Monday, April 27, 2009


"No one seems to recall much detail of Inell Young, a New Orleans vocalist whose legacy rests on a handful of late ‘60s 45s and the undying obsession of soul collectors. Even the irrepressible Edwin Bocage (aka Eddie Bo), the New Orleans institution who arranged and composed two of Young’s three records, seems to have been somewhat nonplussed by Young, remembering her in Wax Poetics (2004, issue no. eight) as a troubled creature, and suggesting she succumbed to a drug overdose.

The chaos of Inell Young’s lifestyle was belied, though, by the exceptionally finessed vocal on 1969’s “The Next Ball Game,” the one and only release on the Big-9 record label. Like all of this week’s selections, there’s also a bit of Motown-style emotional pathos around the edges of Young’s voice, even when you can’t quite understand her. Was this Eddie Bo’s bid for a pop record? The sensibility is there, sure, but whatever Bo’s aspirations, there’s no getting around where this record was made: the sun rises in the east, the Mississippi River flows into the Gulf of Mexico, and so, too, for every New Orleans record will there be syncopated horns and colossal rhythm.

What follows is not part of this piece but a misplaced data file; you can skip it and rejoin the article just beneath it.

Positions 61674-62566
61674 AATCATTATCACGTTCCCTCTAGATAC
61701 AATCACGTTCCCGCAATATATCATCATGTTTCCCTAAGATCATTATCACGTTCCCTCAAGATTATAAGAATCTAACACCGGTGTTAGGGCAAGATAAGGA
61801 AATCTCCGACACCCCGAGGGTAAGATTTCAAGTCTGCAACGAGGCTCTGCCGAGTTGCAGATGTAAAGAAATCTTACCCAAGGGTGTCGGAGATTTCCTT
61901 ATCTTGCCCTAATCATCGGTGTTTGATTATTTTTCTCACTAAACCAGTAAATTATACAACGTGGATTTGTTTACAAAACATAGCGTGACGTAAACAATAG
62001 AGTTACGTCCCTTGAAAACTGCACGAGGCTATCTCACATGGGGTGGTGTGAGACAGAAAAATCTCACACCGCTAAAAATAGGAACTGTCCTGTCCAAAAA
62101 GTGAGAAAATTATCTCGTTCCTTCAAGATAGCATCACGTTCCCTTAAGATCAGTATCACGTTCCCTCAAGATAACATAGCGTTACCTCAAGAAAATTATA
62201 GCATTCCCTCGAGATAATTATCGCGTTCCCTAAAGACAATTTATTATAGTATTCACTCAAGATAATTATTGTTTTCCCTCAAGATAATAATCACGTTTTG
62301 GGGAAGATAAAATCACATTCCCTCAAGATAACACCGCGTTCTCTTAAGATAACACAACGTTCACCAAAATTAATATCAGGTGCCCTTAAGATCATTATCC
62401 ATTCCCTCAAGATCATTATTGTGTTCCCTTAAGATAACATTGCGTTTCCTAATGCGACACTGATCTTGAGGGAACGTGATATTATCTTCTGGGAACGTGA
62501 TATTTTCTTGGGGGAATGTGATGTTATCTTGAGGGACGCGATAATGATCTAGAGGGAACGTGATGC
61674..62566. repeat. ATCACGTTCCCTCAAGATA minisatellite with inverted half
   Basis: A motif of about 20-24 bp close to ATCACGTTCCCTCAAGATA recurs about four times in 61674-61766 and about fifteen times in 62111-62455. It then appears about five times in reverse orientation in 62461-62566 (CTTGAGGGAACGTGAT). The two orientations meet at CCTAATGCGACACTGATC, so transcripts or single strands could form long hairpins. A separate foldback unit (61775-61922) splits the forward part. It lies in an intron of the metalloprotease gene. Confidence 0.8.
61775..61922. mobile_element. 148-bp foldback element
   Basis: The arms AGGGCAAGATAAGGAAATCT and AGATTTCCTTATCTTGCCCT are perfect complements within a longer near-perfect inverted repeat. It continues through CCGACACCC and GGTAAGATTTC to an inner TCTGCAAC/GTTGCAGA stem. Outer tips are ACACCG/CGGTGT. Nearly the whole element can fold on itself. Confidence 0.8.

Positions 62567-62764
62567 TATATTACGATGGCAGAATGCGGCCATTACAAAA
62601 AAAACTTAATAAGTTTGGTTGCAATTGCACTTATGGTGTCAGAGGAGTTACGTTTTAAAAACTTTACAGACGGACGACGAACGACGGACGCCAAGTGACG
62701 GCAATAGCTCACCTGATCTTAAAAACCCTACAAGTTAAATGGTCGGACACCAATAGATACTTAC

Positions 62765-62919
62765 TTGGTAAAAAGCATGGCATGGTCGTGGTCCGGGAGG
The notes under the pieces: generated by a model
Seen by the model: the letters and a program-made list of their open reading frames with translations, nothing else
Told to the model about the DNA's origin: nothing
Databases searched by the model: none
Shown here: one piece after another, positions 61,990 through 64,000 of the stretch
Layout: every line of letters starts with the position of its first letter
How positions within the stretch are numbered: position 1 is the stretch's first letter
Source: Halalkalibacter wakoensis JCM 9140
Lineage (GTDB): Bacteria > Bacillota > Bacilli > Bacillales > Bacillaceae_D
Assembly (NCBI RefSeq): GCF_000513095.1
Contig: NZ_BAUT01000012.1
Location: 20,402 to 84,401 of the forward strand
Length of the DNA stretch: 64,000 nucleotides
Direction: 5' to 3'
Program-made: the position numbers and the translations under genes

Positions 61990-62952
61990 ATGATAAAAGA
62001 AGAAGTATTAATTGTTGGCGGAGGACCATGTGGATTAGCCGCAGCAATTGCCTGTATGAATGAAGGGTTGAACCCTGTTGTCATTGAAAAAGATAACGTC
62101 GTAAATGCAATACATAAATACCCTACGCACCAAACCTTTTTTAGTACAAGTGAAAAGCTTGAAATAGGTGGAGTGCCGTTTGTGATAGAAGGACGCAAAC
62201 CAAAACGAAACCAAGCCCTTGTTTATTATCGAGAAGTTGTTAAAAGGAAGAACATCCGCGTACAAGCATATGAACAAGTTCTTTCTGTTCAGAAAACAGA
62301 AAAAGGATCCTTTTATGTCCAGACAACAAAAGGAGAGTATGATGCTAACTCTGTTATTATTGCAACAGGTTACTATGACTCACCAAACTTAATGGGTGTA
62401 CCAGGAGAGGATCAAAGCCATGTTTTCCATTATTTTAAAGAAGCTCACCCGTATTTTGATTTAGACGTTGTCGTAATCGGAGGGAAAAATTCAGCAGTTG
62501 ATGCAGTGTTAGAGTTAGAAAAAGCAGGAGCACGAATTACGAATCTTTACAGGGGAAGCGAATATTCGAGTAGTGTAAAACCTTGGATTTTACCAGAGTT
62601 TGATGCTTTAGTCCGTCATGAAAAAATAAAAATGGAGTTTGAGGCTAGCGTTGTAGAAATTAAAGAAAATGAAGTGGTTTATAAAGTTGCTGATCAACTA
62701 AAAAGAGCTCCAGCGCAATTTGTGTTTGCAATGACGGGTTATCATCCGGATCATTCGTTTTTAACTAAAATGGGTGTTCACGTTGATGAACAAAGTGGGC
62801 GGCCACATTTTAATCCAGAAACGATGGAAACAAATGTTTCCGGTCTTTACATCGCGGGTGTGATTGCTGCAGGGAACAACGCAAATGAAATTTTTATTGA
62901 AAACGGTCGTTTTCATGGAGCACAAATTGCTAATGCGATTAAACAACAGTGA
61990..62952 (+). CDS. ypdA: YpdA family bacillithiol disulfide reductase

These particular colossal rhythms were in fact the handiwork of James Black, a versatile drummer who played on many of Eddie Bo’s house releases. 'Next Ball Game' exemplifies the way Black could dominate a song; he took the blank spaces normally found between other drummer’s beats and filled them with skittering wallop and his own boundless enthusiasm.

No surfeit of praise is too much for Eddie Bo, either, the composer and creative soul behind The Next Ball Game' and countless New Orleans gems. Eddie Bo is a true hero of the city’s recorded music, his groundbreaking recordings, production and arranging credits, and compositions (not to mention his talents on the keyboard) read like a condensed version of several decades (1950s-‘70s) of post-War New Orleans R&B, soul and funk..." (Courtesy

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